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16/01/2013

Mel Giedroyc presents part 3 of Jacqueline Wilson's 'Dustbin Baby' and the Inheritance Tracks of Frances de la Tour, plus Dick and Dom ask How Dangerous Is Your Garden.

Release date:

1 hour

Last on

Wed 16 Jan 2013 16:00

Activity 1. Meet the woodlice

Try looking under any pot plants or big stones, and you’re likely to uncover woodlice, (also known as “slaters” in Scotland). Woodlice like dark and damp conditions so look in areas that are out of direct sunshine. Dick and Dom and the team found masses when they turned over a plank of wood lying under a trampoline.

 

Woodlice help gardeners by munching through dead leaves and other organic matter to create compost. They are quite far down the food chain, having many predators, so they stay hidden away as much as they can.  They need to live in moist conditions because they breathe through gills, and if they’re left in the sunshine for too long they will die.

 

If you find a few woodlice, you can create a race track for them and watch them scurry into the dark. All you need is a baking tray, with partitions for lanes made from modelling clay or cardboard. At the finishing line, create a darkened area and fill it with leaves. In theory, the woodlice will run to get into the dark end – although the race may be rather chaotic, as Dick and Dom and the boys discovered! It will certainly work better on a brighter day.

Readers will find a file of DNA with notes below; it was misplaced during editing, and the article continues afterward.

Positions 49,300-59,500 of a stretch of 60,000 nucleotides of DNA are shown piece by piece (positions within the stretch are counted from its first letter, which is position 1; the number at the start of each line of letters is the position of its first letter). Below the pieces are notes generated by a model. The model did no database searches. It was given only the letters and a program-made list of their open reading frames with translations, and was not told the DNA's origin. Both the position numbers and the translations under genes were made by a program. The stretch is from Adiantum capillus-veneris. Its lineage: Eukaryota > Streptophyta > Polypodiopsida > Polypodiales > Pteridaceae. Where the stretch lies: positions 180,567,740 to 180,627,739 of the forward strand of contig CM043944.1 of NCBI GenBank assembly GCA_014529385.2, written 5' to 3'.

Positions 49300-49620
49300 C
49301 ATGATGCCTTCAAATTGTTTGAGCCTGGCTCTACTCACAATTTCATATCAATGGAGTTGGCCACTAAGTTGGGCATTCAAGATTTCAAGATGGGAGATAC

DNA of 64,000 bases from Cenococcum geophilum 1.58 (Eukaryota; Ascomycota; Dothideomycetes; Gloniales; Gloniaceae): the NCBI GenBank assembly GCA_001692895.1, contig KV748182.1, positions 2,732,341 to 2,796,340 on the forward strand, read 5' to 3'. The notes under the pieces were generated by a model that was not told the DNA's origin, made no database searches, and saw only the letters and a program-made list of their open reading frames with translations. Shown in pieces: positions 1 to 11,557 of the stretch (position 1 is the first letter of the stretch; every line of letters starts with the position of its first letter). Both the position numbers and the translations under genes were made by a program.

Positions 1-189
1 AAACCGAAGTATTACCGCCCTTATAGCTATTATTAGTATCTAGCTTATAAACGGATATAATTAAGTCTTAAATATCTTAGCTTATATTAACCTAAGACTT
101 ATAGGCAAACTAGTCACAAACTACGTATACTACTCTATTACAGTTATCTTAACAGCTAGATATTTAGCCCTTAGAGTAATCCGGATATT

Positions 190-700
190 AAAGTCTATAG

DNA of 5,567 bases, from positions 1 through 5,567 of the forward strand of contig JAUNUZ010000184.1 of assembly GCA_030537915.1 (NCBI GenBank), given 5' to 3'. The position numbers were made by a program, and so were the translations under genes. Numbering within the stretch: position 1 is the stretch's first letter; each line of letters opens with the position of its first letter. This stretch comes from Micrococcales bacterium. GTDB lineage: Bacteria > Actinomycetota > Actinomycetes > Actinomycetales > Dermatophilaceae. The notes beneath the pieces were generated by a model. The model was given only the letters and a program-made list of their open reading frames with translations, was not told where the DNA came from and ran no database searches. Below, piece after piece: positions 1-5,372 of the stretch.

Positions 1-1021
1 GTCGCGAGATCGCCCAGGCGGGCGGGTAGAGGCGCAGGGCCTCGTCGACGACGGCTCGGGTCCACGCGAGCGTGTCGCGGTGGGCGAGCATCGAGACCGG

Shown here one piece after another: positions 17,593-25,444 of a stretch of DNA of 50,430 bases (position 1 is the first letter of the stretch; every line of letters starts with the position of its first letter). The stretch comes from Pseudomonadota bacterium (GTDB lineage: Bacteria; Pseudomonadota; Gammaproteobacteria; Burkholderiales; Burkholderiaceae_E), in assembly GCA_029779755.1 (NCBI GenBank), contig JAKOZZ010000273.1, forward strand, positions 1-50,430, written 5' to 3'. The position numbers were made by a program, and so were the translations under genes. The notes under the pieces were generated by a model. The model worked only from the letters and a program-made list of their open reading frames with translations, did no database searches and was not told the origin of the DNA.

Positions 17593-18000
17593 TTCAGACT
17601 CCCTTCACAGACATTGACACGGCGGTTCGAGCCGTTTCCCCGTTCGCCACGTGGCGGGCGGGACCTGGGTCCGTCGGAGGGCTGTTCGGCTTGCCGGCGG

Whether you try racing your woodlice or not, make sure you return all of them (and any other creatures you find in the garden) to the place you found them in.

Activity 2. Explore a leaf pile

Another way to see what’s in your garden, is to rake up a large pile of leaves, and leave it undisturbed for a few days. Then spread a bedsheet out on the grass next to the leaf pile (ask first before you do this!) and push the leaves over onto it. Quickly spread them out, and have a look to see if there’s anything moving…

Activity 3. Investigate moths

At night, moths visit your garden. This happens throughout the year, although the summer months are the busiest. There are 2500 varieties of moth in the UK, and they vary widely in appearance, so they’re well worth a look.

 

Moths are attracted to light, so the simplest way to find some moths to examine is to hang a white sheet up in the garden (or inside, if you open the windows), and shine a bright torch on it for a while. Be patient! If moths or other flying insects appear, you can capture them in a jar or bug-box for a short time and inspect them up close. Remember to let them go once you’ve finished.